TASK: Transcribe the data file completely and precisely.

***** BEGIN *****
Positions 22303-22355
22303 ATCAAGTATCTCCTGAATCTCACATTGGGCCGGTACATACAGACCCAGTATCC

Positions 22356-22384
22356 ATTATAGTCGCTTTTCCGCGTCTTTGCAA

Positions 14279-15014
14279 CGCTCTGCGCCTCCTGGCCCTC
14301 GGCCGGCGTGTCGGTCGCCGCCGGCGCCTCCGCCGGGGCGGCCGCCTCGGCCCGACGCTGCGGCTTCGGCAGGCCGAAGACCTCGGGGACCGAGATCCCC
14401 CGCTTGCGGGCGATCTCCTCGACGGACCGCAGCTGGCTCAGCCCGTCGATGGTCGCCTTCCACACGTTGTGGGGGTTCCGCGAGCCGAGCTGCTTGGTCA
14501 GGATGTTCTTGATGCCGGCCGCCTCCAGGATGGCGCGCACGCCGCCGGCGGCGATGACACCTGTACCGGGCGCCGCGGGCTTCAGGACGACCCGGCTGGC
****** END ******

Positions 22303-22355
22303 ATCAAGTATCTCCTGAATCTCACATTGGGCCGGTACATACAGACCCAGTATCC

Positions 22356-22384
22356 ATTATAGTCGCTTTTCCGCGTCTTTGCAA

Positions 14279-15014
14279 CGCTCTGCGCCTCCTGGCCCTC
14301 GGCCGGCGTGTCGGTCGCCGCCGGCGCCTCCGCCGGGGCGGCCGCCTCGGCCCGACGCTGCGGCTTCGGCAGGCCGAAGACCTCGGGGACCGAGATCCCC
14401 CGCTTGCGGGCGATCTCCTCGACGGACCGCAGCTGGCTCAGCCCGTCGATGGTCGCCTTCCACACGTTGTGGGGGTTCCGCGAGCCGAGCTGCTTGGTCA
14501 GGATGTTCTTGATGCCGGCCGCCTCCAGGATGGCGCGCACGCCGCCGGCGGCGATGACACCTGTACCGGGCGCCGCGGGCTTCAGGACGACCCGGCTGGC